Middle-class Indonesians face different shades of suffering. Consider the university students living in cramped accommodation (kos) with shared bathrooms, or the families who live in (and are now attempting to work or home-school children from) cramped apartments. To be able mudik at this time would allow them to refresh and disconnect from Jakarta’s hustle and bustle.

 

Speaking about the possibility of a stricter lockdown on 24 March, Jokowi said that “Every country has its own character, culture, and discipline level. With this in mind, facing this COVID-19, we don’t opt for lockdown”. Since then, the governors of both Jakarta and West Java have called on the central government to mandate a lockdown. The mayor of Tegal in Central Java decided to take matters into his own hands, announcing that nobody would be able to enter Tegal between 30 March to 30 June, and that he would prefer citizens hated him rather than they face premature death.

 

At the time of writing, the central government remains fixed on avoiding a lockdown. Despite increasing calls from regional leaders to ban mudik, last week, after much vacillation, Jokowi said mudik will be allowed, but those who do make the journey home will be required to self-isolate for 14 days. Physical distancing principles will be applied to those who chose to travel, with buses only able to carry half the number of passengers (tickets will also be more expensive, which may dissuade some), and motorcycles prevented from taking passengers. At the same time as Jokowi was announcing mudik would be permitted to go ahead, his deputy Ma’ruf Amin said he would urge the Indonesian Council of Ulama (MUI) to issue a religious ruling, or fatwa, advising against mudik during the coronavirus pandemic. Although it is too late for those who have already made the journey, the government has announced it will provide “social assistance” payments to Jakarta residents who decide to stay put.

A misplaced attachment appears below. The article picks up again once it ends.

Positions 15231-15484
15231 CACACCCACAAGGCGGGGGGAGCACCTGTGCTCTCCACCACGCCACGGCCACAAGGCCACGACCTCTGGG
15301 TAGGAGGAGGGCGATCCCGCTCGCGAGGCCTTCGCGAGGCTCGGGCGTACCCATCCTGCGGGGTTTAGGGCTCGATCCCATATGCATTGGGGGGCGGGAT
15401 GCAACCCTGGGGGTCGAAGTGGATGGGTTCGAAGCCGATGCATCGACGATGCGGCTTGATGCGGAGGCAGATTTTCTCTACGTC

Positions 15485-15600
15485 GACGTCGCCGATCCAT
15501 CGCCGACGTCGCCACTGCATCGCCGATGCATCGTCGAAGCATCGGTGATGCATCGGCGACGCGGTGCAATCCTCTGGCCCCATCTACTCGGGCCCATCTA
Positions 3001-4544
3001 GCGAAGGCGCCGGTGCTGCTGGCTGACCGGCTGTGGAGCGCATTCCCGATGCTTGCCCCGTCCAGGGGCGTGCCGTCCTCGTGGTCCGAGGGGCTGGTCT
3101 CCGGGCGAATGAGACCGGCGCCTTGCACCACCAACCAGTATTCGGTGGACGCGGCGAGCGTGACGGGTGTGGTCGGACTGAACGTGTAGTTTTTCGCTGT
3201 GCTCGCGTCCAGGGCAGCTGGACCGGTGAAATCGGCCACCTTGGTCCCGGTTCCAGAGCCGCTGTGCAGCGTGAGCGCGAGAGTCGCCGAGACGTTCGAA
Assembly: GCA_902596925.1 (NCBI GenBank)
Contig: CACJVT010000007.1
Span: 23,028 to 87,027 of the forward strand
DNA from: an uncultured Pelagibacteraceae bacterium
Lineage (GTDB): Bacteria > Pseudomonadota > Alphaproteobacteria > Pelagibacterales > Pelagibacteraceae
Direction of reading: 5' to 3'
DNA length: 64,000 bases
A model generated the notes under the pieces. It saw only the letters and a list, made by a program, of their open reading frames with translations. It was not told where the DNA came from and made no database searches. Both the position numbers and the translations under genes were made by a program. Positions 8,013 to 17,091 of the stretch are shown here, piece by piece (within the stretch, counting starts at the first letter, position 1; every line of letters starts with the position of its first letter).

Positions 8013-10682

Mudik provides a safety net for many Indonesians, but it also provides the ideal conditions to exacerbate the Covid-19 public health disaster in Indonesia. If a lockdown cannot be enforced by the central government, in the coming weeks appropriate action plans must be put into place in each province to ensure that those people who return are adhering to self-isolation to stem the spread of Covid-19 in vulnerable communities.